If you were planning to fly abroad this summer and have booked your flights separately then the chances are you may now be considering cancelling them.
The UK's amber and red traffic light system imposes restrictions on returning to the country, including quarantine times and potentially expensive COVID-19 tests. As a result of this, travelling abroad is increasingly becoming a gamble as countries switch between different colour zones.
So what are your rights if you want to cancel a flight?
If a flight that was due to depart from the UK is cancelled by the airline then the passengers are entitled to a full refund for the cost of the flight.
Alternatively, the airline should pay for a replacement flight, at the earliest opportunity or at a later date subject to availability.
Any disputes should be taken to the relevant alternative dispute resolution (ADR) service for that particular airline.
If a traveller wishes to cancel their flight because a country has moved onto the amber or red list then their options depend on the terms and conditions of the airline at the time of the booking.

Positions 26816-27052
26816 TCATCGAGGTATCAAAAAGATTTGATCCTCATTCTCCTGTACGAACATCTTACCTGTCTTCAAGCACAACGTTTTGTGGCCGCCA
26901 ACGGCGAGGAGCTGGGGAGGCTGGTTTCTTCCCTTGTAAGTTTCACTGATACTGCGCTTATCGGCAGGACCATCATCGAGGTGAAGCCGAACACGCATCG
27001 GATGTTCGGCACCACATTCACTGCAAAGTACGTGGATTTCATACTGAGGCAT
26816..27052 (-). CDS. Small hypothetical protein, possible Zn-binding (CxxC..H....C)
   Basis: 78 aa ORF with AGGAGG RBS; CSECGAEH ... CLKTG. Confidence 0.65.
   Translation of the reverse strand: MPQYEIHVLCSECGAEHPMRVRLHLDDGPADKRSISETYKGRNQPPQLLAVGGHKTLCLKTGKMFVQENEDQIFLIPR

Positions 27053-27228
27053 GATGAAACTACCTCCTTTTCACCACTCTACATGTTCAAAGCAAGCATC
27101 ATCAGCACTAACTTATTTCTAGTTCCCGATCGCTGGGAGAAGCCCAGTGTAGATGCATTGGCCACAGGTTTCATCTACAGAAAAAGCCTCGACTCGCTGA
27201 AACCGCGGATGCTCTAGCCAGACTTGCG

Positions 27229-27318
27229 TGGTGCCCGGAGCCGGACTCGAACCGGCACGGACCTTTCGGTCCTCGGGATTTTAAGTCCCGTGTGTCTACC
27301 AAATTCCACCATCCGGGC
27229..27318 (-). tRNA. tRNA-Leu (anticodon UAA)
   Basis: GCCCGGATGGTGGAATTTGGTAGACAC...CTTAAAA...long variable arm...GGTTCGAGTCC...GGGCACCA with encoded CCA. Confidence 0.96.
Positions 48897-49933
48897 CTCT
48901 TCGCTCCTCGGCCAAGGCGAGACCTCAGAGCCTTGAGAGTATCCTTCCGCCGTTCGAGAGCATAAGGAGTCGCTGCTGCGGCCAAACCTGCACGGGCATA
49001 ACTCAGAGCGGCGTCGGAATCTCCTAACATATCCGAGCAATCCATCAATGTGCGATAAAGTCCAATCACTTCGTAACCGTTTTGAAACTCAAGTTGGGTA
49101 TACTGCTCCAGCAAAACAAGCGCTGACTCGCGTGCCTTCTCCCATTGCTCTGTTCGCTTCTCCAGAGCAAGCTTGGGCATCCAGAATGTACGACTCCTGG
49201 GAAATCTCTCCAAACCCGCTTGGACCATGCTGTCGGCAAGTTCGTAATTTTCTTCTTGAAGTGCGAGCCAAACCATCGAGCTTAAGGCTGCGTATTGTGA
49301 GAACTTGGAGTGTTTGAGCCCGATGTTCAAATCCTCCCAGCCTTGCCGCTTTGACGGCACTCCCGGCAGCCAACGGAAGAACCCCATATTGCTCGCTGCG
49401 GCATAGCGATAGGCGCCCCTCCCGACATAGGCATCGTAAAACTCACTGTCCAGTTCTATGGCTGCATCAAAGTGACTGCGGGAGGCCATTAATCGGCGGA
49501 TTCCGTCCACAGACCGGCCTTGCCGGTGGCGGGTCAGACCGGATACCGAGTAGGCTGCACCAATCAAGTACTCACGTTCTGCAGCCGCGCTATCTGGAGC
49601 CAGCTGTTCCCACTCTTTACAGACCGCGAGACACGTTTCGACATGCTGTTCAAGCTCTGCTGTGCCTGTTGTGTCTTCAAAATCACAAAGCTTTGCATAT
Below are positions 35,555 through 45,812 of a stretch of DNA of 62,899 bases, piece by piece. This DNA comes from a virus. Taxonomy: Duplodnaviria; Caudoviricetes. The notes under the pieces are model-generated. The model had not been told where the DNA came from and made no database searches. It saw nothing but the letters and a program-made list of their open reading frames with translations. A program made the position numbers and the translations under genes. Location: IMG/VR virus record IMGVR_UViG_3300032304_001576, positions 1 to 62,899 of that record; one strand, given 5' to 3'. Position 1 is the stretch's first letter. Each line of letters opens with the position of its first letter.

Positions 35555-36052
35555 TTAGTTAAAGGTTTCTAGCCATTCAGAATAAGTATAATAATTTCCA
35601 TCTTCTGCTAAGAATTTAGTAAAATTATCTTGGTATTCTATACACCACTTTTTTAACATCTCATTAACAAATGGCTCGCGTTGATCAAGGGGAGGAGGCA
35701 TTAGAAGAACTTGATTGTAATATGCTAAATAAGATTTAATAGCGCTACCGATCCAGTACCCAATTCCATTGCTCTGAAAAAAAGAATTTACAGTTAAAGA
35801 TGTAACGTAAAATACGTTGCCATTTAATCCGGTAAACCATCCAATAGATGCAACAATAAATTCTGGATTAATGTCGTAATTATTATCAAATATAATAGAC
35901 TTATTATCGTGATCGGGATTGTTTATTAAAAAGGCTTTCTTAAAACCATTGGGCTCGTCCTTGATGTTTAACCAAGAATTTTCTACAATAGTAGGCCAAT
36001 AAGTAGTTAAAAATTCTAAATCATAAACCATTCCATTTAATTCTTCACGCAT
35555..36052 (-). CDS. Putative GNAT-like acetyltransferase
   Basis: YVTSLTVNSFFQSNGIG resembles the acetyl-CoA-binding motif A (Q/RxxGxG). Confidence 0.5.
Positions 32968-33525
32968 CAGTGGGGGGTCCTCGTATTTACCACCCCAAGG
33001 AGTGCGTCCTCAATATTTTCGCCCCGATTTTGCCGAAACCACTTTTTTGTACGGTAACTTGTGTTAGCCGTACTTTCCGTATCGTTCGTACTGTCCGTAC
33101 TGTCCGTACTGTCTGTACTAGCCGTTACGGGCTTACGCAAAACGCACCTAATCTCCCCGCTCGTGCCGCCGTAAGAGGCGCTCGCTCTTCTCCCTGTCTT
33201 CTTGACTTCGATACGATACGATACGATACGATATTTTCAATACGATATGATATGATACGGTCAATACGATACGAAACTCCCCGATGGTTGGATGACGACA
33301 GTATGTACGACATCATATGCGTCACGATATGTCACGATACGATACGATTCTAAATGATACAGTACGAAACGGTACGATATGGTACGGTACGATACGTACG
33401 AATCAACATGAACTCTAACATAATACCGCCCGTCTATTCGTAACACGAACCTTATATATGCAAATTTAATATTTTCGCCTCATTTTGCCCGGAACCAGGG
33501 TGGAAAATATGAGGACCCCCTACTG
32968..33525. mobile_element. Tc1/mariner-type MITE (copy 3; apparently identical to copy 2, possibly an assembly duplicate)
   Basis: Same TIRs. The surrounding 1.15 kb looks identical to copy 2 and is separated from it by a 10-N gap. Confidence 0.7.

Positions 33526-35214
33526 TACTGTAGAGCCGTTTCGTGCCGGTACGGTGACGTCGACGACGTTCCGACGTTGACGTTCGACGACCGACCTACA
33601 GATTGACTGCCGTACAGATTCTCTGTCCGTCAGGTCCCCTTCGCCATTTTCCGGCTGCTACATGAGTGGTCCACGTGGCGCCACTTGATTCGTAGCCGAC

"If you want to change the flight it is a matter between you and the airline. Your rights are very limited and you are reliant on the airline. Every airline is going to be different. You need to look at the specific airline's terms and conditions when you booked the flight," advised Coby Benson, of UK consumer law firm Bott and Co Solicitors.
Most UK airlines are offering flexible booking policies which allow customers to cancel their booking and receive vouchers to use on another flight.
British Airways (IAG.L) has a "booking with confidence" policy which allows passengers to change dates or the destination, or cancel a booking with no additional fee. Customers can then claim a voucher and rebook when ready.
Insurance is unlikely to cover cancellation by the customer but it is always worth checking your policy details. Insurance providers will ask policyholders to pursue cancelled flight refunds with the airline first and credit card companies next, before making a claim.
There are different laws for package holidays which fall under the Package Travel Regulations (2018).
Package holidays can be cancelled by the customer and they can expect a refund but there are often high termination fees.
Travellers are able to terminate the package before the start of the holiday, without paying any termination fees in certain extraordinary circumstances. But it debatable whether the ongoing pandemic still counts as "extraordinary" if a passenger wants to cancel now because they don’t want to quarantine.
"Customers do have a right to cancel and receive a refund from a package holiday and will be entitled to some money back," said Benson.
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